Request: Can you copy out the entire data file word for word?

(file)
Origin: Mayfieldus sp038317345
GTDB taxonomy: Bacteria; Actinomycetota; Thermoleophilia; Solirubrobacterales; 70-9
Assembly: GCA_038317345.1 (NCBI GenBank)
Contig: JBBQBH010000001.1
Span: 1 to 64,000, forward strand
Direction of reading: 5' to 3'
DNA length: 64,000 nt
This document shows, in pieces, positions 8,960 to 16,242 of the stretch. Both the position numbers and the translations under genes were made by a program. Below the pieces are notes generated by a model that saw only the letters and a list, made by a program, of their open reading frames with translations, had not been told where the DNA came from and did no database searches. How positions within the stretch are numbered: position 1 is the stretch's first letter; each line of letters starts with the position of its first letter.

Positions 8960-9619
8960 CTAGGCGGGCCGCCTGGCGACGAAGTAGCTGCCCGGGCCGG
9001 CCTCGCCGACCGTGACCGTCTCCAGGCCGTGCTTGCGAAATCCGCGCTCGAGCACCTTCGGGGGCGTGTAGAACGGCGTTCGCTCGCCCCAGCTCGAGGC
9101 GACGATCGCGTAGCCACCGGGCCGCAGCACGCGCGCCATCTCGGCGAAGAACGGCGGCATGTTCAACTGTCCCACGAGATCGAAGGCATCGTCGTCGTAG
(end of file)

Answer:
Origin: Mayfieldus sp038317345
GTDB taxonomy: Bacteria; Actinomycetota; Thermoleophilia; Solirubrobacterales; 70-9
Assembly: GCA_038317345.1 (NCBI GenBank)
Contig: JBBQBH010000001.1
Span: 1 to 64,000, forward strand
Direction of reading: 5' to 3'
DNA length: 64,000 nt
This document shows, in pieces, positions 8,960 to 16,242 of the stretch. Both the position numbers and the translations under genes were made by a program. Below the pieces are notes generated by a model that saw only the letters and a list, made by a program, of their open reading frames with translations, had not been told where the DNA came from and did no database searches. How positions within the stretch are numbered: position 1 is the stretch's first letter; each line of letters starts with the position of its first letter.

Positions 8960-9619
8960 CTAGGCGGGCCGCCTGGCGACGAAGTAGCTGCCCGGGCCGG
9001 CCTCGCCGACCGTGACCGTCTCCAGGCCGTGCTTGCGAAATCCGCGCTCGAGCACCTTCGGGGGCGTGTAGAACGGCGTTCGCTCGCCCCAGCTCGAGGC
9101 GACGATCGCGTAGCCACCGGGCCGCAGCACGCGCGCCATCTCGGCGAAGAACGGCGGCATGTTCAACTGTCCCACGAGATCGAAGGCATCGTCGTCGTAG